Fear Of Drug Violence On U.S.-Mexico Border After Guzman’s Capture


With Mexico beginning the process of extraditing Joaquín “El Chapo” Guzmán to the U.S., how will the notorious drug kingpin’s recapture impact the region’s drug trade? After Guzman was recaptured last Friday, his fate, and the drug empire controlled by his Sinaloa cartel, hangs in the balance, Shannon O'Neil, a senior fellow for Latin America Studies and the director of the Civil Society, Markets, and Democracy Program at the Council on Foreign Relations, tells the Texas Tribune. “Whenever we've seen a leader taken out, the waves of disruptions that follow are often quite violent as others try to poach the territory or (because of) fighting within the Sinaloa cartel,” O’Neil said. “There is a likelihood that that could happen.”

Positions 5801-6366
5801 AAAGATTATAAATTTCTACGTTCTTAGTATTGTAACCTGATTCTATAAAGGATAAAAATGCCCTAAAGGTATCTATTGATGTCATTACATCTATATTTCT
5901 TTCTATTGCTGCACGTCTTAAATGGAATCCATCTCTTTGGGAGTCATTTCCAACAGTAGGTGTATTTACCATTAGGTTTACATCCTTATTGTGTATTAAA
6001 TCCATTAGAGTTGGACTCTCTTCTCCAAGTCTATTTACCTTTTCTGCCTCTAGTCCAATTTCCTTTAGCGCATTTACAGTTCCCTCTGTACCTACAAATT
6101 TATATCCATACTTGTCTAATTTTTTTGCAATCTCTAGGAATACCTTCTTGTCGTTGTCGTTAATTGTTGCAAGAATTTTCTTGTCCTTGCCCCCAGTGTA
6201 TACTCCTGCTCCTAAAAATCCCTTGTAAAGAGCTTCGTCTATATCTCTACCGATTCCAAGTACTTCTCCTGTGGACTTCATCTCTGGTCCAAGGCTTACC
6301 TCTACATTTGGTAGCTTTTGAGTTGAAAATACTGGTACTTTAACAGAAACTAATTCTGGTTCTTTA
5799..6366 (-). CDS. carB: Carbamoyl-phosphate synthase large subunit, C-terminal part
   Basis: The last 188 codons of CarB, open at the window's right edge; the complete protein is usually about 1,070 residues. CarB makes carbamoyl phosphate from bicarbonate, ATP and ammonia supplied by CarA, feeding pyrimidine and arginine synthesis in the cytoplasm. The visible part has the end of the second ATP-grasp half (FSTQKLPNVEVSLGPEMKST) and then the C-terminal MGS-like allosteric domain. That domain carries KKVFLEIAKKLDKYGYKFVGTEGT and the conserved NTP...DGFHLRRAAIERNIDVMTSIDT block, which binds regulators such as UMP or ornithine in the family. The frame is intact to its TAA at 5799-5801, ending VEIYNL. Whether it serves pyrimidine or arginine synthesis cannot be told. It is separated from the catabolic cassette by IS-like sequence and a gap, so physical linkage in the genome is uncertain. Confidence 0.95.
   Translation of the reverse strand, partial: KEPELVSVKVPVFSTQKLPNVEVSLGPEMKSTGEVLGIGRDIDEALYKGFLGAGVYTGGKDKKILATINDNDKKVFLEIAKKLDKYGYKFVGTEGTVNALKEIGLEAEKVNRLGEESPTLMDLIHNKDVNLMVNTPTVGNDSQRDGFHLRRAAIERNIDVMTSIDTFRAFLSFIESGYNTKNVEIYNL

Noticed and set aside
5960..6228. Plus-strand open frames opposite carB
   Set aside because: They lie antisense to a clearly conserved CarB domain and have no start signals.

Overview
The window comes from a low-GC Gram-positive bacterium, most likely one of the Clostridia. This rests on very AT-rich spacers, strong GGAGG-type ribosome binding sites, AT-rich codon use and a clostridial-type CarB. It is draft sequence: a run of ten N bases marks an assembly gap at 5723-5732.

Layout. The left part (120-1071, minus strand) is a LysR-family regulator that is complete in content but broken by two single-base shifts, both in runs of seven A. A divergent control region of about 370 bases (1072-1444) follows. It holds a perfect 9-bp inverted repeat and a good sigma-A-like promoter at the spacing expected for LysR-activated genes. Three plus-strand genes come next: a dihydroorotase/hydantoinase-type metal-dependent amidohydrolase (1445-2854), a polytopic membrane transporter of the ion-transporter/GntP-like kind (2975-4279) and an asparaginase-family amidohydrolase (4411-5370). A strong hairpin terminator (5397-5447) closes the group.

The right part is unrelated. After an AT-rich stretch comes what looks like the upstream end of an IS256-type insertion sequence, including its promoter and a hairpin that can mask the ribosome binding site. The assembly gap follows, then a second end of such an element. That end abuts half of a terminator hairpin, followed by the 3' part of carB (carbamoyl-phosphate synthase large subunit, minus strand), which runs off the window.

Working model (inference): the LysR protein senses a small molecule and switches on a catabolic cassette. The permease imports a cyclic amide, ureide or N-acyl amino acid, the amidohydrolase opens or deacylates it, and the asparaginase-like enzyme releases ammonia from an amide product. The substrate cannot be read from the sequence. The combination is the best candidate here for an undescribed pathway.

From 2008 to 2011, Guzmán's group was partly responsible for the killings of thousands of people in Ciudad Juárez, across the Rio Grande from El Paso, as it fought the Juárez Cartel for control of the drug corridors that extend into Texas and beyond. Despite his initial arrest in February 2014, a new report from the Congressional Research Service indicates Guzmán's empire could still control more than half of Mexico's drug trade. “The Sinaloa [drug trafficking organization] now controls roughly 40 percent to 60 percent of Mexico’s drug trade,” the report says. “It is known for trafficking cocaine, but moves all types of illicit drugs, including heroin, methamphetamine, and marijuana, to cities throughout the United States.”

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